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    • Damper Setting 101
    • First Time Race Advice
    • Getting Comfortable on the RowErg
    • Getting The Most Out Of The PM5
    • How To Find Your 2k Pace
    • Muscles Used While Rowing
    • How to Row/Ski/Bike Harder
    • Multi-Erg Workouts
    • Using Concept2 Ergs For Injury Rehab
    • Muscles Used While Skiing
    • Setting Up the BikeErg
    • Managing Resistance and Intensity On The BikeErg

How To Row/Ski/Bike Harder

Concept2 ergometers do not force you to work at a certain speed or intensity. At any damper setting—and at any time during a workout—you can increase or relax your effort, working as hard or as easy as you want. The key to increasing intensity is knowing how to monitor it, and knowing how and when to apply power. 

Monitoring Intensity 

Monitoring intensity is a key job of the Performance Monitor (PM). The PM displays intensity in pace, Calories and watts. Pace is expressed as time per 500 meters. When monitoring pace, the numbers will decrease the faster you go: a pace of 2:00 means that it takes you two minutes to complete 500 meters, slower than someone completing 500 meters in one minute 48 seconds (a 1:48 pace), and faster than someone going a 2:08 pace. If you watch watts or Calories, the opposite is true: the numbers will increase—you’ll produce more watts, burn more Calories—as you increase your intensity. 

Stroke Rate 

Stroke rate is the number of strokes or pulls you take per minute, or spm. On the BikeErg, we use rpm, for revolutions per minute.  The PM displays this number in the upper right corner. Working harder does not necessarily mean your spm/rpm is faster. As you increase your intensity, try to keep your spm between 24 and 30 for most rowing workouts, and between 35 and 45 for most skiing workouts.  Need BE recommendations. Read on to learn how.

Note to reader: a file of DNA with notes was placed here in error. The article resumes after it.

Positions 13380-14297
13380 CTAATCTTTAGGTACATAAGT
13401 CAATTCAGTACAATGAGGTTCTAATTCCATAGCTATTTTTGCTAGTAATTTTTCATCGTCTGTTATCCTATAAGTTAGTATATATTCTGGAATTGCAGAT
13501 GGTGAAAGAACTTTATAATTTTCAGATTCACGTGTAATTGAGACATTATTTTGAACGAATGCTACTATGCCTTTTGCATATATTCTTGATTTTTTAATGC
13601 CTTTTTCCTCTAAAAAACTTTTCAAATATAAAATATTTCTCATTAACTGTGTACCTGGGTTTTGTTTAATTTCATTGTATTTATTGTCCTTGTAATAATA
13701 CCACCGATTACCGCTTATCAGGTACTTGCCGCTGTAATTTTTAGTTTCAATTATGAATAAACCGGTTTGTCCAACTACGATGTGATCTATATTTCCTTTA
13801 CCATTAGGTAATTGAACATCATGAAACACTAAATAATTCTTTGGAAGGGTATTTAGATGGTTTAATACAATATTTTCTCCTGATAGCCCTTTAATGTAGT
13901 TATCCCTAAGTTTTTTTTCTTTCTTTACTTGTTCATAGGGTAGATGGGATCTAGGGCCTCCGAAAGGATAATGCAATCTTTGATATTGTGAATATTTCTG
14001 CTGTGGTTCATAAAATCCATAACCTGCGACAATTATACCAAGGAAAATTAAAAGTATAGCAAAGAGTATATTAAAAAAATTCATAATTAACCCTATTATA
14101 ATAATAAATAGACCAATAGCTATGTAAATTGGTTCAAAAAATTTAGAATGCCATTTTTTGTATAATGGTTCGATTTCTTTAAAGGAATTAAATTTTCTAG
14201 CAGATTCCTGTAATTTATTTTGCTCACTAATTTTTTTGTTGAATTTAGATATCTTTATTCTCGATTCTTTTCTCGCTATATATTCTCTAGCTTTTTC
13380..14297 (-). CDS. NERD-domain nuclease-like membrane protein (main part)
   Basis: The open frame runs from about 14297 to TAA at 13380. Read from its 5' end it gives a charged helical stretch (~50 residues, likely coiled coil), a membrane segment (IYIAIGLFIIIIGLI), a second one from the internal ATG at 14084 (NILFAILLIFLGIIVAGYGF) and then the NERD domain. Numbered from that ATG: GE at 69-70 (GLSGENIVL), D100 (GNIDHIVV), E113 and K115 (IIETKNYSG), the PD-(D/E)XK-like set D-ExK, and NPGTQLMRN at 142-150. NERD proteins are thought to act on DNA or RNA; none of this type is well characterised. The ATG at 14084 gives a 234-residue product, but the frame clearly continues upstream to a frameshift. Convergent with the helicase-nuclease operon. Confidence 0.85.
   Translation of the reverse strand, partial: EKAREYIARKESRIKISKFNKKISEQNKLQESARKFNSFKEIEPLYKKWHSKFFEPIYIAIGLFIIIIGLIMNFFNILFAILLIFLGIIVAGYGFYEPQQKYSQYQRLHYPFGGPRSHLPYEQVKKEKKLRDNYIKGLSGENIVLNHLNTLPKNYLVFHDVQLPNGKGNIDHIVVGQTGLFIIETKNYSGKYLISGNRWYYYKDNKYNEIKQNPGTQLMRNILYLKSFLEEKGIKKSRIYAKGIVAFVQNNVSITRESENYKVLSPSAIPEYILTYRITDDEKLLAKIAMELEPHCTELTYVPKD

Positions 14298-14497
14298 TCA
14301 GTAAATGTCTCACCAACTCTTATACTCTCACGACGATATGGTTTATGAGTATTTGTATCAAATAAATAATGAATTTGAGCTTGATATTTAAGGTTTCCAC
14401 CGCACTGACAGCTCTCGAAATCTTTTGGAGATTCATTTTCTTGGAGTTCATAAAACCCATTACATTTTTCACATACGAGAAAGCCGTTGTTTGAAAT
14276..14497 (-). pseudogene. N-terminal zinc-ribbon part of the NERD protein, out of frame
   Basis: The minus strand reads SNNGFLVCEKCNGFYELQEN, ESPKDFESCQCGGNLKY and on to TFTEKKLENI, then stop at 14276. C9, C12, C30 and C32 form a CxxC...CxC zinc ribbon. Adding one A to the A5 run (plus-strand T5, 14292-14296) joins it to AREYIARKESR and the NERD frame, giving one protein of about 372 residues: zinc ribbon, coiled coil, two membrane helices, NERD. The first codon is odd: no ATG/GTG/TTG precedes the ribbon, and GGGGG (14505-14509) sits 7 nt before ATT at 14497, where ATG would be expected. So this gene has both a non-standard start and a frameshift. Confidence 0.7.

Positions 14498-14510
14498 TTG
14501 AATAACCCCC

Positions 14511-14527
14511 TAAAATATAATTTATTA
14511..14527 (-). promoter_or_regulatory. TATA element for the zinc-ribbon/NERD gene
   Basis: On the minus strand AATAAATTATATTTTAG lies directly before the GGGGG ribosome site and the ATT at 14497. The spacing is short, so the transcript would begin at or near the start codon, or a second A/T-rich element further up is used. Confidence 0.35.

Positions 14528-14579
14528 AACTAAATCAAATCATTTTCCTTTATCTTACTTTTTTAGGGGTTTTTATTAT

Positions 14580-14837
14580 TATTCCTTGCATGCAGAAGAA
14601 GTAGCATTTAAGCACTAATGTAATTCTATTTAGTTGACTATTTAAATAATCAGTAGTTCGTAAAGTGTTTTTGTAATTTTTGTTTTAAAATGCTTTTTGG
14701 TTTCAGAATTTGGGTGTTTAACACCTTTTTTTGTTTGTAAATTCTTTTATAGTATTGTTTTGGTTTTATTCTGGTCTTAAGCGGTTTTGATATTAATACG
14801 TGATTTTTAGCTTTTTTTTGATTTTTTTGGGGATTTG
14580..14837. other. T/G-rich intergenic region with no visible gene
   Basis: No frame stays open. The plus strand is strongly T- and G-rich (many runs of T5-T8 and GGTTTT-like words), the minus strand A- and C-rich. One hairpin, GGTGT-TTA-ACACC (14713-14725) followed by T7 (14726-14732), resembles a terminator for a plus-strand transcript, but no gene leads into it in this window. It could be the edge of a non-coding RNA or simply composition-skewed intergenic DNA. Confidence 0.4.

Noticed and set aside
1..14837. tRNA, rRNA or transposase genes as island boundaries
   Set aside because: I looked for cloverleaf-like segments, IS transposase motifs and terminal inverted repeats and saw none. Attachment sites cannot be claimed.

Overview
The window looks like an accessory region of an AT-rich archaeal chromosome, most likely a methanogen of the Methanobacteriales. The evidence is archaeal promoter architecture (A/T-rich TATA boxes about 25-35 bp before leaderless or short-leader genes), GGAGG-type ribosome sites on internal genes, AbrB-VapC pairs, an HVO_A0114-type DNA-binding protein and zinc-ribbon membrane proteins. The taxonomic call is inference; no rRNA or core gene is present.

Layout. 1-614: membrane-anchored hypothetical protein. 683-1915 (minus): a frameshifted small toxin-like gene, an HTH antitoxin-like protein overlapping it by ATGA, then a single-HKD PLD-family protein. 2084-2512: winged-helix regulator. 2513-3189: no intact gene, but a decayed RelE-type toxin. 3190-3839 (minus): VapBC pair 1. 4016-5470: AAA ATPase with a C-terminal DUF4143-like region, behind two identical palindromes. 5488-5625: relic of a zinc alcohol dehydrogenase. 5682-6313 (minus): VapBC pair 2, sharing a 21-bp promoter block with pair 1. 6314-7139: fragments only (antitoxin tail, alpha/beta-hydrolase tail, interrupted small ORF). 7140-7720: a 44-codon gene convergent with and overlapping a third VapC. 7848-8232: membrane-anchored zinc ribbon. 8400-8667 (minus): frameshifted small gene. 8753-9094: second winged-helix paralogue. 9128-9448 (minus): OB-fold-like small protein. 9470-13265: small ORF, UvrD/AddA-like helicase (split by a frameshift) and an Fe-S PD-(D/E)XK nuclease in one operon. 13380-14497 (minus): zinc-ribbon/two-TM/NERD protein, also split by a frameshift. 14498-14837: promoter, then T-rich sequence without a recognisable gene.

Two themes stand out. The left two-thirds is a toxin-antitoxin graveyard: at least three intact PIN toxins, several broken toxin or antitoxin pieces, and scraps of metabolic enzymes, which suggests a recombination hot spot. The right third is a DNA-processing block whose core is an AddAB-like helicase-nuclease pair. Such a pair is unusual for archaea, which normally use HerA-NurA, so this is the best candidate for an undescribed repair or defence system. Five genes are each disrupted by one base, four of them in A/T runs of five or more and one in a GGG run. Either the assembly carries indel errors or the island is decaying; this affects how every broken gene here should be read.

Applying Power and Relaxing the Recovery 

The key to keeping your stroke rate reasonable while increasing intensity is applying good power at (from) the beginning of the stroke (the drive) and keeping your recovery under control.  

For rowing:  be efficient with your power by engaging your legs at the start of the drive, then swinging the back, and then following through with your arms. On the recovery, don’t rush as you slide toward the handle for your next stroke. It’s called “recovery” for a reason! Overall, your drive-recovery ratio should be 1:2. In other words, your recovery should take twice as long as your drive.  

Review our Technique video if needed, and be sure to check out our video on Rowing with Greater Intensity

How to Start 

Before trying these examples, please read our liability disclaimer

A good way to start rowing harder is to incorporate short bursts of power into an easier workout. Here are some examples: 

  • Power 10s: 10 strokes at a higher intensity, spread out during a longer row. 
  • Accelerations: 10–15 strokes where you gradually build your intensity from easy to hard. 
  • Pickups: During a long piece, row the first 20 strokes (or 45 seconds) of each 500m at a higher intensity. 
  • Alternative: Row 20 seconds hard, 1:40 (one minute, 40 seconds) easy. When rowing hard, try a pace that is five seconds faster per 500m.